Although Rolland is no spring chicken, his move to Vital Concept was billed as a national treasure returning home after a few years in the wilderness at Slipstream Sports. However, we’ve seen little of Rolland in terms of results this year, with a mainly domestic and ultimately unsuccessful campaign on the road.

There were flashes of the old Rolland at the Vuelta a Burgos and the CRO Race but those performances were few and far between. That said, Vital Concept also signed Rolland for his vast experience and knowledge, and those qualities are hard to quantify when looking solely at the results sheet. 

With no Tour de France spot in 2020, Rolland his team will once again be forced to wait on race invites from some of the WorldTour races and we may never see the 33-year-old in another Tour de France.

Enrico Battaglin

  • From: Jumbo-Visma
  • To: Katusha-Alpecin
  • Best result: 3rd, stage 3 Tour of the Basque Country

(Image credit: Getty Images)

This signing looked like a mistake right from the gun. After all, bar his third Giro d’Italia stage win in 2018, Battaglin had ghosted through his three-year tenure at Jumbo-Visma. Cue a move to Katusha-Alpecin, with the 29-year-old failing to make an impression once again. 

To be fair, few in Katusha colours covered themselves in glory this season, but while the riders deserve praise for their fortitude and professionalism, more was expected in terms of results. Battaglin personifies some of the poor rider recruitment at Katusha over the last few years, and now like a number of his teammates, his future looks unclear.

André Greipel

  • From: Lotto Soudal
  • To: Arkéa-Samsic
  • Best result: 1st, stage 6 La Tropicale Amissa Bongo

(Image credit: Getty Images)

Although Greipel showed signs of slowing down in 2018 few would have predicted the German’s win rate to fall off in such dramatic fashion this season. The 37-year-old picked up just one win all season – a stage in La Tropicale Amissa Bongo – before illnesses, an average lead-out and aging legs combined to leave the rider and Arkéa-Samsic terminating his two-year deal less than a year into proceedings.

Greipel doesn’t appear ready for retirement just yet, with speculation linking the 11-time Tour de France stage winner with a move to Mathieu van der Poel’s Corendon Circus team. Whatever the outcome, his season at Arkéa was a flop.

Fernando Gaviria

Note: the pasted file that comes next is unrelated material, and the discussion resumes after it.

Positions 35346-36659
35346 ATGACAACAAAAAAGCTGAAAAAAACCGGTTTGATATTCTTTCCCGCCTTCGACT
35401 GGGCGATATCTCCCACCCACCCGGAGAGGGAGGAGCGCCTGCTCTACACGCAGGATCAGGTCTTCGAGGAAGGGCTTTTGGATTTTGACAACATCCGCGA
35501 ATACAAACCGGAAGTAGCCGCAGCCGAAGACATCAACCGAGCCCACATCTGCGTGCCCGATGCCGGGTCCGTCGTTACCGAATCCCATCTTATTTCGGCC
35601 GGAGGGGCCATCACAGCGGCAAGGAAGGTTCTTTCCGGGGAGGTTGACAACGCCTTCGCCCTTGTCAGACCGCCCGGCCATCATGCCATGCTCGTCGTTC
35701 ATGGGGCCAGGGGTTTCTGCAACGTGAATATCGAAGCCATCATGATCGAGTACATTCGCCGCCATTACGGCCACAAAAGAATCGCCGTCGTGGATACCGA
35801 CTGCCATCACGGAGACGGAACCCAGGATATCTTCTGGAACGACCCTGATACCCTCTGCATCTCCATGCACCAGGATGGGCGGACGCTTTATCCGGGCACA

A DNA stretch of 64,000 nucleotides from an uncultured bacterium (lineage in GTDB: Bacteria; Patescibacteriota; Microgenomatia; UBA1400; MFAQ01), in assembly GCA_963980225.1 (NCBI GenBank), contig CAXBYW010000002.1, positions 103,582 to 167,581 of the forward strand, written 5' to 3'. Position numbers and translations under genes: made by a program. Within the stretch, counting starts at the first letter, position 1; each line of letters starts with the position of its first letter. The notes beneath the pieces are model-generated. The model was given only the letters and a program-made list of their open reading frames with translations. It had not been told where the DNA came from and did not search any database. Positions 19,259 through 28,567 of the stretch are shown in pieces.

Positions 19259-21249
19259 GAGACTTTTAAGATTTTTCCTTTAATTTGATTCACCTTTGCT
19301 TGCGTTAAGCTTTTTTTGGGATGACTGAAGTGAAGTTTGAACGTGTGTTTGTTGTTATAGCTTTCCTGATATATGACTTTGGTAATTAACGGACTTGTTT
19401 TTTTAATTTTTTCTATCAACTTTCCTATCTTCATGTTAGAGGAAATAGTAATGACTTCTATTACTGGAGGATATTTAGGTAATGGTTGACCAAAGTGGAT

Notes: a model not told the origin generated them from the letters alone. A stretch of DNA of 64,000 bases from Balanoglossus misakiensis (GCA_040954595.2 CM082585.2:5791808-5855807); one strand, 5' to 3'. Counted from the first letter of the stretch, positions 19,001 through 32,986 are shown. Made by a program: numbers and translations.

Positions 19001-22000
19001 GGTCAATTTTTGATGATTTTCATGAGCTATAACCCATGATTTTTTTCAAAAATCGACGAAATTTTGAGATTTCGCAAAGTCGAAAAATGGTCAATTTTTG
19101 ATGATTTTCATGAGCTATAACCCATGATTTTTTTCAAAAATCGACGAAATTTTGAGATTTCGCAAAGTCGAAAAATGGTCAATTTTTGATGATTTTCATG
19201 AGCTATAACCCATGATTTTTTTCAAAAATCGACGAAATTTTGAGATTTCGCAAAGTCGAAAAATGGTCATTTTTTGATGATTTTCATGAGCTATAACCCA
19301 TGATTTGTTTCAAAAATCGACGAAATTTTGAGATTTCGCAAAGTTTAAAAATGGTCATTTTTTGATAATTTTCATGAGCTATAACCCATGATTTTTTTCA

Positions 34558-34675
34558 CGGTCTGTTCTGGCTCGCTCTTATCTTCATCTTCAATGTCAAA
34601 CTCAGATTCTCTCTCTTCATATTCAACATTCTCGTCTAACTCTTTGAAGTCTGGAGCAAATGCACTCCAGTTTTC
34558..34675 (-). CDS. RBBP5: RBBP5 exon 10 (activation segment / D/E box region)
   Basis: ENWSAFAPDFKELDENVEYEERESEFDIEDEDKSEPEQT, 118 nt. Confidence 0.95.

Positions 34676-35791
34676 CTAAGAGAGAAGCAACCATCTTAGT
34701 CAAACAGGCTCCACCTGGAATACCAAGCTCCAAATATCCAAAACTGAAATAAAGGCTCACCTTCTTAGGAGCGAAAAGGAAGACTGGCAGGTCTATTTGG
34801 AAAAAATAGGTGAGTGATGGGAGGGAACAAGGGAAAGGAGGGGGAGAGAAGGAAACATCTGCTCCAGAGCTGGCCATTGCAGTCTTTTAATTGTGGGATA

• From: QuickStep Floors
  • To: UAE Team Emirates
  • Best result: 1st, stage 3 Giro d'Italia

(Image credit: Getty Images)

This was certainly not the year Gaviria or his new team was hoping for after a fire sale at QuickStep last autumn saw UAE Team Emirates land one of the hottest sprinting talents in professional cycling.

Ilness and a knee injury lead to a stop-start 2019 campaign, but despite that Gaviria still popped up with three WorldTour wins and a string of near misses. Had he turned even half of his second places this year into wins he would have almost doubled his win tally but UAE Team Emirates are still a work in progress. 

Next year, Gaviria will have his trusted lead-out man, Max Richeze at his side and far more will be expected of the Colombian during his second season with UAE Team Emirates.

Niki Terpstra

  • From: QuickStep Floors
  • To: Total Direct Energie
  • Best result: 2nd, Paris-Tours

(Image credit: Getty Images)

Terpstra is perhaps a harsh inclusion on this list due to the fact that he crashed out of the Tour of Flanders yet was still a consistent performer throughout much of the season. 

A podium in the opening weekend and second in Paris-Tours are nothing to be sniffed at but this was a year in which Terpstra was expected to step out of the QuickStep shadow. That never quite materialized but there were certainly signs – both before and after his spring injury – that this transfer could still lead to success.

Richie Porte

  • From: BMC Racing
  • To: Trek-Segafredo
  • Best result: 1st, stage 6 Tour Down Under

(Image credit: Getty Images)

Porte started his first season at Trek-Segafredo with a customary win on Willunga Hill at the Tour Down Under but from there the Australian struggled with form and fitness, with a series of illnesses and race programme alterations resulting in a mediocre season by his standards. 

By the time the Tour de France rolled around, Porte lacked the base of form he would have normally built up during the spring and that was evident by a dogged but ultimately below-par 11th place in Paris. 

However, it’s in the week-long races where Porte surprisingly struggled the most, with fifth in the Tour of California his best result post-January. 

Next season, Porte will once again target the pre-Tour week-long stage races, and if he can remain fit and healthy he has every chance of adding to his collection of titles.